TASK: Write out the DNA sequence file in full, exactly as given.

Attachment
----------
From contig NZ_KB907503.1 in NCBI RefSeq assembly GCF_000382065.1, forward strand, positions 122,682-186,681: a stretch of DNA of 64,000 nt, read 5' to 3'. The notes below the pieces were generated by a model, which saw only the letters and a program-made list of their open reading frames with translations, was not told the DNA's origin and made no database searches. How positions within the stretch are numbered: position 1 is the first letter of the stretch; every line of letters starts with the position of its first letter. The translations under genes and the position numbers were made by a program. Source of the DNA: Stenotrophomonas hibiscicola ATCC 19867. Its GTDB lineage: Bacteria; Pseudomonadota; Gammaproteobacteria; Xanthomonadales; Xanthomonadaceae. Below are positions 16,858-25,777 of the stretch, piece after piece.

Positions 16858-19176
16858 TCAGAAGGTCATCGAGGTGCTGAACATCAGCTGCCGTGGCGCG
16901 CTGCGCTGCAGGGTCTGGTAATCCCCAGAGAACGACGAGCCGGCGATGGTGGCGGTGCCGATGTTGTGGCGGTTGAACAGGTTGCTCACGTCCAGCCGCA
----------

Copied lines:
From contig NZ_KB907503.1 in NCBI RefSeq assembly GCF_000382065.1, forward strand, positions 122,682-186,681: a stretch of DNA of 64,000 nt, read 5' to 3'. The notes below the pieces were generated by a model, which saw only the letters and a program-made list of their open reading frames with translations, was not told the DNA's origin and made no database searches. How positions within the stretch are numbered: position 1 is the first letter of the stretch; every line of letters starts with the position of its first letter. The translations under genes and the position numbers were made by a program. Source of the DNA: Stenotrophomonas hibiscicola ATCC 19867. Its GTDB lineage: Bacteria; Pseudomonadota; Gammaproteobacteria; Xanthomonadales; Xanthomonadaceae. Below are positions 16,858-25,777 of the stretch, piece after piece.

Positions 16858-19176
16858 TCAGAAGGTCATCGAGGTGCTGAACATCAGCTGCCGTGGCGCG
16901 CTGCGCTGCAGGGTCTGGTAATCCCCAGAGAACGACGAGCCGGCGATGGTGGCGGTGCCGATGTTGTGGCGGTTGAACAGGTTGCTCACGTCCAGCCGCA